DARLENE J. KINNUNEN, Employee/Petitioner, v. BROCKWAY GLASS and LIBERTY MUT. INS. CO., Employer-Insurer, and CONTINENTAL LOOSE LEAF, INC., and AMERICAN COMPENSATION INS. CO./RTW, INC., Employer-Insurer, and SPECIAL COMPENSATION FUND.
WORKERS= COMPENSATION COURT OF APPEALS
JANUARY 27, 2000
VACATION OF AWARD. Where the employee has entered into a stipulation for settlement with one employer and insurer and later sustains a new work-related injury with a different employer and insurer, the second employer and insurer are liable for full payment of workers= compensation benefits due the employee. Johnson v. Tech Group, Inc., 491 N.W.2d 287, 47 W.C.D. 367 (Minn. 1992). The employee here has a claim petition pending against both employers and insurers, with the potential for full recovery from the second employer and insurer. The employee=s petition to vacate the stipulation for settlement is, therefore, premature, and is dismissed without prejudice.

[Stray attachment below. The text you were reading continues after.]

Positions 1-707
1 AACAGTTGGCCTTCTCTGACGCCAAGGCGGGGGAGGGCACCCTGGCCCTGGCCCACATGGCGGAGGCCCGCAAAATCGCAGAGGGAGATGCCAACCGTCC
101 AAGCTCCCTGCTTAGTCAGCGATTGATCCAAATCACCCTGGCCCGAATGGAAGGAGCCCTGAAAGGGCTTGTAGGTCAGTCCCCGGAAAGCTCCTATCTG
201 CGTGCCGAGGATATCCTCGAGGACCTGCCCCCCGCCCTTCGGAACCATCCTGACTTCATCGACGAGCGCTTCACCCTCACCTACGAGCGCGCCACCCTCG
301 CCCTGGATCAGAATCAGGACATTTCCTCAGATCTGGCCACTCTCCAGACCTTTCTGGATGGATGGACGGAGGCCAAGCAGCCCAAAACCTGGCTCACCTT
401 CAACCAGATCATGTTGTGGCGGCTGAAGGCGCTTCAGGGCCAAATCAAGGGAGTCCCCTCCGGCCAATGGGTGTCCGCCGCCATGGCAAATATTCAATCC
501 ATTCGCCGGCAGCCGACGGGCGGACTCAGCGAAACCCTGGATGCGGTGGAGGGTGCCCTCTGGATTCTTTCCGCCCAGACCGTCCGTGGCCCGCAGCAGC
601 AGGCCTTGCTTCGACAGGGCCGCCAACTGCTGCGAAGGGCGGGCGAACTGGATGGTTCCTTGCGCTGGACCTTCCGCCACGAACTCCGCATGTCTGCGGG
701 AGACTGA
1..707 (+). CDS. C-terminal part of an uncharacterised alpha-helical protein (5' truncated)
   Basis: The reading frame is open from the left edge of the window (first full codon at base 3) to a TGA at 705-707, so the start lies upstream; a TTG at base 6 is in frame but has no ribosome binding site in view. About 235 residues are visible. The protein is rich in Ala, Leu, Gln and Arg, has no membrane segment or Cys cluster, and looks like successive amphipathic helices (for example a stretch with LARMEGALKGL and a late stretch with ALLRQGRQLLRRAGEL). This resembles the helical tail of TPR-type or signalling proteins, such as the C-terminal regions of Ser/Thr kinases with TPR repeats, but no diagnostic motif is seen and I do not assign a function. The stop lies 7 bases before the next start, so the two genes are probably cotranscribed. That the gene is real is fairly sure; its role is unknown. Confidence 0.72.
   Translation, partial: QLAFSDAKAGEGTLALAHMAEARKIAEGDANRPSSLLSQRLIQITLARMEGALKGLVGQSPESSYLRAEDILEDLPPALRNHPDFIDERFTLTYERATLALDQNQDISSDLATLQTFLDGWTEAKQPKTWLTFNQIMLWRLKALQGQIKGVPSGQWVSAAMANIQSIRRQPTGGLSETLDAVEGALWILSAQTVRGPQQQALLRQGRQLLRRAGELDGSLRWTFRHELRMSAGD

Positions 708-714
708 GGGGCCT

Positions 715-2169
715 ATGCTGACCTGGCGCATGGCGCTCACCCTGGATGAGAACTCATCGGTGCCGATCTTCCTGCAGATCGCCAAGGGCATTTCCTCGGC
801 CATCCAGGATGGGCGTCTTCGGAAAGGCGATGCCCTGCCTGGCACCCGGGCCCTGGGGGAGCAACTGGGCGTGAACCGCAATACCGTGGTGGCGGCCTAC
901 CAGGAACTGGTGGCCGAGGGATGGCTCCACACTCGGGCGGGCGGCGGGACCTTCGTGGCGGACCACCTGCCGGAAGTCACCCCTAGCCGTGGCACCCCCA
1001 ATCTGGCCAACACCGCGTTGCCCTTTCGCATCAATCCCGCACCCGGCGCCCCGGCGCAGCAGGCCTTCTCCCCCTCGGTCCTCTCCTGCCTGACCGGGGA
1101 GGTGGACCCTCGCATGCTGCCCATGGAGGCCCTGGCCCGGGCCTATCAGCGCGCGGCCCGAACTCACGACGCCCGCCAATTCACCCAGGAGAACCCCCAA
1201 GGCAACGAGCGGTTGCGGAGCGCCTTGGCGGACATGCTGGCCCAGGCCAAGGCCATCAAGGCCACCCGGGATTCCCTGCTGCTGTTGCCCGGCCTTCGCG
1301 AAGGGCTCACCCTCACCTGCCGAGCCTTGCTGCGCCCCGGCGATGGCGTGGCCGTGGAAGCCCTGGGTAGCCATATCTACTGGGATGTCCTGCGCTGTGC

Petition to vacate award on stipulation dismissed.
Determined by: Johnson, J., Rykken, J., and Wheeler, C.J.
THOMAS L. JOHNSON, Judge
The employee petitioned to vacate and set aside a Stipulation for Settlement and Award on Stipulation, served and filed April 3, 1991, on the basis of a substantial change in medical condition. We conclude the employee=s petition is premature and, accordingly, dismiss the petition to vacate without prejudice.